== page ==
• Custom scripting in PERL, PHP and Linux shell: This is to add any functionality, which may be user specific. Custom scripts specific to the customer's requirements were written such as if the mail administrator set a mail quota of 10 MB, a script was written that will send a mail when the quota reaches 9 MB.
  • Installation and configuration of Q mail: This is fully compliant SMPT based mail server and also the most secure one. Support for per user mail quotas. Mail administrator was able to restrict the amount of disk space that is allocated to a mail account.

The final solution

The final enterprise email solution consisted of the following:

  • LDAP based global address book. Search for email addresses based on names.
  • Web based front end in PHP. IMAP support built in. Emails can be accessed from any browser anywhere in the world.
  • SSL support for secured mail transfers.
  • Customized functionality like mail blocking, anti-spam support etc.
  • Additional calendaring module integrated with customized features such as reminder services.
  • Web-based interface for administration of users.
  • IMAP/POP based mail server can be used with all the popular mail clients such as Netscape Messenger, Outlook Express, Eudora or any other POP/IMAP compliant email clients.

Business Agility In The Future
Businesses must have the agility to quickly adapt to changing market conditions. It can be very costly to invest in a solution today that will not grow with business needs. Mid-Day reaped the benefits of adopting Linux and open source technologies for a complete email solution that is customized to their needs, reliable, robust, secure and scalable. All this, at a fraction of the cost of upgrading to MS Exchange, and MS Outlook deployment. Apart from the savings in cost they were able to retain all the features of MS Exchange as well as MS Outlook. Mid-Day's solution is scalable and when the time comes it can move to Postgres database and deploy clustering services, which are now available for Linux. Adds Prakash Advani CEO of FreeOS.com, "The decision to build on Linux and other open source technologies is now being accepted by corporates as they no longer have issues of support agreements". The scenario few months back was very different and there was a lot of uncertainty around Linux. A lot of companies were holding back, just waiting and watching from the sidelines to see how Linux develops. For example, how will Linux handle future connectivity among multiple devices? How will Linux handle integration with other systems? How will Linux scale across the enterprise? Will end-to-end software solutions for the whole enterprise be developed for Linux? Although some of these questions still remain unanswered one thing is for sure that Linux is fast gaining acceptance. The proof: this implementation. NM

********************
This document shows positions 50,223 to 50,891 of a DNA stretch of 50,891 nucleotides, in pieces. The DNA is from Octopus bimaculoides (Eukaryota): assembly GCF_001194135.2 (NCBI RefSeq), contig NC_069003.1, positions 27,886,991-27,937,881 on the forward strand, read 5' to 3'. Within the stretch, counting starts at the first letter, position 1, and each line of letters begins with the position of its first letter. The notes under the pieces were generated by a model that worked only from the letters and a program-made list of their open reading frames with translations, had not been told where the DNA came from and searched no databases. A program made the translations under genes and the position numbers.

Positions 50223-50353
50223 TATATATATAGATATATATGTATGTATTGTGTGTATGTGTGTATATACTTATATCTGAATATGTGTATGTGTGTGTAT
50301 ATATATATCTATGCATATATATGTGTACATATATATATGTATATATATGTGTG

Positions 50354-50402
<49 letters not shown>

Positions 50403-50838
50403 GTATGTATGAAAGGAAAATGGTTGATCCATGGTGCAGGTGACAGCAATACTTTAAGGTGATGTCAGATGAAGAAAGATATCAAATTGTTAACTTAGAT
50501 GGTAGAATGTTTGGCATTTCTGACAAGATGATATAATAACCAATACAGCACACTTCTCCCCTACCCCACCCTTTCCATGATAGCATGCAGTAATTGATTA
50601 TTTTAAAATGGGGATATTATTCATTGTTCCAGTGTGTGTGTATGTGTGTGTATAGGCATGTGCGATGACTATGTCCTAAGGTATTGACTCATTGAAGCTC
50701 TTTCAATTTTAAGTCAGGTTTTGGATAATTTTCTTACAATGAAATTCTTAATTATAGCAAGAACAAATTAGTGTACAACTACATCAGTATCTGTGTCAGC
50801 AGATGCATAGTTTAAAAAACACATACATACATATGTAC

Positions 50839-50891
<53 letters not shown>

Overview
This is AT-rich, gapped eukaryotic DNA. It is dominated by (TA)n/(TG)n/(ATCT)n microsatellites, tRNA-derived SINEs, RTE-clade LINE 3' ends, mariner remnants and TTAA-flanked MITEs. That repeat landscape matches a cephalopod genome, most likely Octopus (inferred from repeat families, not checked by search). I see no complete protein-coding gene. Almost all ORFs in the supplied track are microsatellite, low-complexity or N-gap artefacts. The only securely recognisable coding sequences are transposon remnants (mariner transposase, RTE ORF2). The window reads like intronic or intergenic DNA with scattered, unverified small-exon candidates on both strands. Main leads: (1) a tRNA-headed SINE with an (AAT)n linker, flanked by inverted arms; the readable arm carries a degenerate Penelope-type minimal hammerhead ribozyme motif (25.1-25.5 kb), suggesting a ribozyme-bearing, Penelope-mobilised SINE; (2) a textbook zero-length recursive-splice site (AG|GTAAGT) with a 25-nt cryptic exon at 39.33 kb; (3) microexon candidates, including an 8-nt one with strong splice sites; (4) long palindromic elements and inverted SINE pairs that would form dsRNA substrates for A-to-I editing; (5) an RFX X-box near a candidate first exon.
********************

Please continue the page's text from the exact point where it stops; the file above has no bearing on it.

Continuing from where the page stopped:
Bhavish Sood can be reached at bhavishsood@yahoo.com